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Singlespeed & Fixed Gear "I still feel that variable gears are only for people over forty-five. Isn't it better to triumph by the strength of your muscles than by the artifice of a derailer? We are getting soft...As for me, give me a fixed gear!"-- Henri Desgrange (31 January 1865 - 16 August 1940)

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Old 06-17-09, 12:32 PM   #1
Ken Cox
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Quiet 1/8" chain

I plan to try a 1/8" drivetrain on my upcoming fixed gear.

I would like a quality bushed chain (although I won't reject a bushingless chain).

I have a totally silent 3/32 drivetrain, now, and I like quiet.

What experiences have the 1/8 riders on this forum had regarding the various chains and noise?

Please cite your chainring and cog when commenting on a specific chain, as the combination of components might have something to do with noise.

I presently plan on a Sugino 75 track ring and an EAI cog.

Thanks.
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Old 06-17-09, 12:34 PM   #2
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It will be silent when the chainline is completely straight.
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Old 06-17-09, 12:46 PM   #3
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oil can help. But a straight chainline will be the biggest factor.
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Old 06-17-09, 12:57 PM   #4
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FSA Pro Track Chainrings + Miche cogs + $8.00 KMC 1/8" BMX chain from LBS. Dead silent.
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Old 06-17-09, 01:34 PM   #5
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im running campy record chainring and EAI cog with a KMC chain, and it's been pretty quiet.
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Old 06-17-09, 02:03 PM   #6
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I've run Salsa, Truvativ, and Cycle Underground rings with Surly and EAI cogs with pretty similar results with all. But, it did seem like the Surly cog was noisier. KMC chains of various types all seem to be the same.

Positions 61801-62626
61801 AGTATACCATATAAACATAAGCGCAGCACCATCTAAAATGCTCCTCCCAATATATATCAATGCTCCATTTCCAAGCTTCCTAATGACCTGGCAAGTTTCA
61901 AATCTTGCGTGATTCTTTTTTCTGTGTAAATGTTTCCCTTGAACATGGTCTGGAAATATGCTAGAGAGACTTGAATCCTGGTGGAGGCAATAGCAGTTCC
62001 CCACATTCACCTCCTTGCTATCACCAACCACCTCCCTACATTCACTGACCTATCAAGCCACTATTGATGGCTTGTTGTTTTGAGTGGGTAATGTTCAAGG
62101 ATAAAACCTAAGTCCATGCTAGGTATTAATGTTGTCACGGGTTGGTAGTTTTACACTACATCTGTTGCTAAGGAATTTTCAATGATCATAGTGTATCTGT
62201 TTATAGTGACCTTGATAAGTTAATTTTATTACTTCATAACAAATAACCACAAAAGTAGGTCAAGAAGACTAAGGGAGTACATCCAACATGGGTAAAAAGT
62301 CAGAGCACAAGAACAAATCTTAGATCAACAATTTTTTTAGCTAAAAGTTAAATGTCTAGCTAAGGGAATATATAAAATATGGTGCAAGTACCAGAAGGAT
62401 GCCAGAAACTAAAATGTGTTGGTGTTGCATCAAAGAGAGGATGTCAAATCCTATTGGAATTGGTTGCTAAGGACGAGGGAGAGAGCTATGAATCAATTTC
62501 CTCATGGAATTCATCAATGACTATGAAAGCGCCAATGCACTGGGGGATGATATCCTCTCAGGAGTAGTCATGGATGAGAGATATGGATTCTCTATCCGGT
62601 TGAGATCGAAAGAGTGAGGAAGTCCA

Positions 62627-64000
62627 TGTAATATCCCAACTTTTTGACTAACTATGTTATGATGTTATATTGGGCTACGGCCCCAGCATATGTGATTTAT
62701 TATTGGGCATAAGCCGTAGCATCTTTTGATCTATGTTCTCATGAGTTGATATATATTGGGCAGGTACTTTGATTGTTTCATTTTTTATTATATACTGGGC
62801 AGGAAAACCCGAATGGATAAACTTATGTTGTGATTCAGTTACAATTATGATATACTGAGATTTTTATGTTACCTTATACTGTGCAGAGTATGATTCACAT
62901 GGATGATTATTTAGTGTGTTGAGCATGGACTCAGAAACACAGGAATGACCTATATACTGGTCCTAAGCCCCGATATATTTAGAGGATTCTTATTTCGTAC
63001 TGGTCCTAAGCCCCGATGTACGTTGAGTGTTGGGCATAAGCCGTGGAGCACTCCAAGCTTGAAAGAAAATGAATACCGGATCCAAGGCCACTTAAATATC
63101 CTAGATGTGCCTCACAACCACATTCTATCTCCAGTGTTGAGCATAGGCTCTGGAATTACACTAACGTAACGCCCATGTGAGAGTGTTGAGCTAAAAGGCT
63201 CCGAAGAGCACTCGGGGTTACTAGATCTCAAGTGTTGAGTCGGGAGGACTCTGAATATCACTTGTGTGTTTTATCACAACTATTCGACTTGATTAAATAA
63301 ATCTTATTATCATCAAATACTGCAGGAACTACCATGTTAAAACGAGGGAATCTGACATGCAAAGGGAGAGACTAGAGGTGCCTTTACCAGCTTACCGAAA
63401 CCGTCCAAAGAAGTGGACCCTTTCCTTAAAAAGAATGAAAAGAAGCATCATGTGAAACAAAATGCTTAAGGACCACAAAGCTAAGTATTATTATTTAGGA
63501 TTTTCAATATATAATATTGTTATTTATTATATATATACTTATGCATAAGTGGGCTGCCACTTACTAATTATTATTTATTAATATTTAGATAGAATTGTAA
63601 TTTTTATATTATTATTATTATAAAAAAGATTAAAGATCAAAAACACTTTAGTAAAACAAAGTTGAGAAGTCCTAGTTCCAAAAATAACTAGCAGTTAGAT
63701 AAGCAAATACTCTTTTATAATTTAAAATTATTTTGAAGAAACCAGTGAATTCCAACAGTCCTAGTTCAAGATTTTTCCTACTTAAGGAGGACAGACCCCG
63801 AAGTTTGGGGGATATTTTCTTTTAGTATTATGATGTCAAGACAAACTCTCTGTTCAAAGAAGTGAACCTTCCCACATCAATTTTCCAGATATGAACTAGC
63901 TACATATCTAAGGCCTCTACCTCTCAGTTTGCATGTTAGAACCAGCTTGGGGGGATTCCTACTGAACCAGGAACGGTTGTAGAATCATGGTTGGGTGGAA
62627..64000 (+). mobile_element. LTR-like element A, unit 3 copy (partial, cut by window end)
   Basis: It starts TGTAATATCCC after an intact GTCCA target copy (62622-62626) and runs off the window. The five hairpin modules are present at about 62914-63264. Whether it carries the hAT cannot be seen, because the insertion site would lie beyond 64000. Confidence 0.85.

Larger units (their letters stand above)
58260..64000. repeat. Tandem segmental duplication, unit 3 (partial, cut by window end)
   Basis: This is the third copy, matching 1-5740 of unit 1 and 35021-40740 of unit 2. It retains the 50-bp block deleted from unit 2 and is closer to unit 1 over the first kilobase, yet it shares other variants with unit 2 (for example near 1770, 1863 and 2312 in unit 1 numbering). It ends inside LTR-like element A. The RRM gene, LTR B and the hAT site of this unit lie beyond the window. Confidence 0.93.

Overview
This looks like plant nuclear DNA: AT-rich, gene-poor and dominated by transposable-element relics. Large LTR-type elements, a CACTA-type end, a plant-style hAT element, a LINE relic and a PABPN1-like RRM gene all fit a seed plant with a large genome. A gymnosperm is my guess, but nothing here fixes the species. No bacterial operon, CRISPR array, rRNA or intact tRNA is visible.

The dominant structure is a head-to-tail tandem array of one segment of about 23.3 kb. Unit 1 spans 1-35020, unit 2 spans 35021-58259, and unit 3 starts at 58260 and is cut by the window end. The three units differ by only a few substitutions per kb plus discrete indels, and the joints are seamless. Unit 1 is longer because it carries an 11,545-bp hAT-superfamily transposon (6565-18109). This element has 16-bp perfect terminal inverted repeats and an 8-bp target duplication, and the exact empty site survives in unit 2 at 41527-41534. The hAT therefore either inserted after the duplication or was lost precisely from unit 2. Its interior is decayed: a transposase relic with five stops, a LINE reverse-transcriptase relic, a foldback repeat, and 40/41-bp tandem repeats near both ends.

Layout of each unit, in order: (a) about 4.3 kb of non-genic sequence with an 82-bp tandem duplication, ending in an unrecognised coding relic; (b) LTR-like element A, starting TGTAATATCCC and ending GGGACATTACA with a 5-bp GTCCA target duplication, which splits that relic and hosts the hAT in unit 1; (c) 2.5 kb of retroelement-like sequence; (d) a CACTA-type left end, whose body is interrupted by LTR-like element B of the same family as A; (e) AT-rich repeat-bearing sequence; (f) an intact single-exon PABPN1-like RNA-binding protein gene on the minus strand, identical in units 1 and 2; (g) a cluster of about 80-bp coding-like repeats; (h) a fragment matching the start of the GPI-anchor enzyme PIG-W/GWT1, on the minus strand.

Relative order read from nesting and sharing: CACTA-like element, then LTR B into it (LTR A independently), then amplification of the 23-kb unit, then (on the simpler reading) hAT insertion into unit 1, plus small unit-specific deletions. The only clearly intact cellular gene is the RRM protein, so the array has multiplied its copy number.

But, it's worth mention that pretty much any combo starts out a bit noisy and then quiets down as the chainring, chain, and cog all wear together a bit. I'm always surprised at how noisy my drivetrain is when I replace my chain.
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Old 06-17-09, 02:03 PM   #7
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I run SG75 ring and EAI cog and it isn't too quiet. Might be my chain though.
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Old 06-17-09, 02:29 PM   #8
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i use a Shimano oval chain from Ben's Cycle, and it is totally silent. looks cool too!
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Old 06-17-09, 03:03 PM   #9
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oil not only "can help" but is actually pretty important.

wipe down and re-oil your chain daily and you will have the quietest ride your chainline will allow.

i run/roll/palp a cheesy aluminum "rocket ring" and a surly cog with a line 2mm out and, until the was breaks down after 10 or 15 km, it's dead silent.

Last edited by frymaster; 06-17-09 at 03:05 PM. Reason: added chain name
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Old 06-17-09, 03:47 PM   #10
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why are you trying to go 1/8 inch? is it for the beefy chainrings?
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Old 06-17-09, 04:35 PM   #11